What then are we to do with our hearts? Pour them out before the Lord! Note that the silence in v1 and v5 is not an absolute silence. It is a silence against complaint, but it doesn’t teach us to just shut up. It is actually a very noisy silence: “Pour out your heart before Him!”
What tough circumstances are you in? Have you poured out your heart to the Lord? What wrong responses are you tempted to, that you need to avoid by trusting in the Lord instead?
Suggested songs: ARP62A “My Soul Finds Rest,” or HB113 “My Soul with Expectation”

Monday, November 13, 2017

2017.11.13 Hopewell @Home ▫ Matthew 12:1-8

Questions for Littles: On what day was Jesus going through the grain fields (v1)? Why did His disciples begin to pluck heads of grain to eat (v1)? What did the Pharisees claim that the disciples were breaking (v2)? Of whom else’s hunger does Jesus remind them in v3? Why would the priests give that crowd their own bread (v4)? Who worked on the Sabbath according to v5? What made their work lawful? Who is greater than the temple (v6)? What did the Pharisees value more than sacrifice (v7)? What does God value more? Who calls Himself the Lord of the Sabbath in v8? What else does He call Himself in v8?
In the Scripture for the sermon this week, we find Jesus going through grainfields on the Sabbath. Based upon His earlier Sabbath movements, it doesn’t surprise us that He is on His way to worship, or mercy ministry, or in this case both. Jesus is perfectly consistent (v9, cf. Luke 4:16).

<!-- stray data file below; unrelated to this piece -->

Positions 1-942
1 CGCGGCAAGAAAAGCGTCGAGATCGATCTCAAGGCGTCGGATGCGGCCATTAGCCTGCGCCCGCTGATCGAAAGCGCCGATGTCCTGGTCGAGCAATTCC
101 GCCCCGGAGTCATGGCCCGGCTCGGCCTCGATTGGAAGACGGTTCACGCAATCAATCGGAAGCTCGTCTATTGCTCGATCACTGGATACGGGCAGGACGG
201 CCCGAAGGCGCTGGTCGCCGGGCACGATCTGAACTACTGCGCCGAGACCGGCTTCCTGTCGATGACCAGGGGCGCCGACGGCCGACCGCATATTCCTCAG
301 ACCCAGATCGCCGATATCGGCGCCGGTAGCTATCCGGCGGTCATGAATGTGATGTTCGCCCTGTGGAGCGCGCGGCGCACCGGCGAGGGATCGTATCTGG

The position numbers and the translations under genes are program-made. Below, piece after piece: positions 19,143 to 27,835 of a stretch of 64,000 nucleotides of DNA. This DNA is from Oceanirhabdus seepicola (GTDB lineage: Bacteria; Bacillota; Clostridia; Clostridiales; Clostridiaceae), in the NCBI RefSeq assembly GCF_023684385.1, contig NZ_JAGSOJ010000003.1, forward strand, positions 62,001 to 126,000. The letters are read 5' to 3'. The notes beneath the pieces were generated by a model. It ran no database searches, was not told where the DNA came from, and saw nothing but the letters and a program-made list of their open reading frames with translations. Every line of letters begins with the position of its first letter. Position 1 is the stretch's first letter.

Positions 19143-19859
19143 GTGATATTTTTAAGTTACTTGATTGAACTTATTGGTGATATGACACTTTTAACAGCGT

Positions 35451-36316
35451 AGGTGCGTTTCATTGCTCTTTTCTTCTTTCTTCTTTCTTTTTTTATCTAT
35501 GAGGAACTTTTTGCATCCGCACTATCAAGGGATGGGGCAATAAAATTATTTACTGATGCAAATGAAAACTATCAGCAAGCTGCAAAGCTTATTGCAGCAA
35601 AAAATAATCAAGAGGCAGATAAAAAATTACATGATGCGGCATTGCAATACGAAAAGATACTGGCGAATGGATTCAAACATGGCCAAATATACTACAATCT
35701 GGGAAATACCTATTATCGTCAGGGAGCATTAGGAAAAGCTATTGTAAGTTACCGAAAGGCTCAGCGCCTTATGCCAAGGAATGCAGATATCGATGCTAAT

You know who isn’t consistent? We’re not. And the disciples are often the best examples for that. Except for the suffering and death of Christ, there is one area in which they are pretty consistent, though: sticking to Jesus.

And that’s what the Sabbath is all about. Sticking with Jesus (cf. John 6:68). The disciples weren’t harvesting on the Sabbath; they were gleaning. The Pharisees were wrong about the law. But they were wrong about something more serious, and Jesus points it out: they were wrong about Him.

The disciples were with Jesus, just like David’s friends were with David. Those friends got hungry because they were with the Lord’s anointed, and the priests treated them like their own family. These disciples are hungry because they are with the Lord’s Anointed, capital A, the Messiah, the Son of David. And in order to spend Sabbath with Jesus, whatever is necessary to feed them is righteous.

Then there is work that is necessary to enable people to worship. At one time, that was Levites in the temple. Today, it’s police, firemen, EMTs, and others whose service keeps us safe and free to worship on the Lord’s Day. Temple worship was a great gift in its time, but Lord’s Day worship in Christ is infinitely greater.

How is it that the Pharisees missed the glorious gift that God has given us in Jesus Christ? Jesus says that it’s because they don’t know what is meant by “I desire mercy and not sacrifice.” They suffered from the exact same problem as the Jews in Isaiah 58. God didn’t want their misery. He wanted their mercy in response to His mercy!

Oh, dear Christian, what a merciful Lord and Savior we have! What a glorious day the Sabbath is, to spend with Him in worship and mercy. Those other things that make it possible—let’s do them!
How do you spend the Lord’s Day with Jesus? What has to be done to free us up to do so?
Suggested Songs: ARP73C “Yet Constantly I Am with You,” or HB74 “Safely Through Another Week”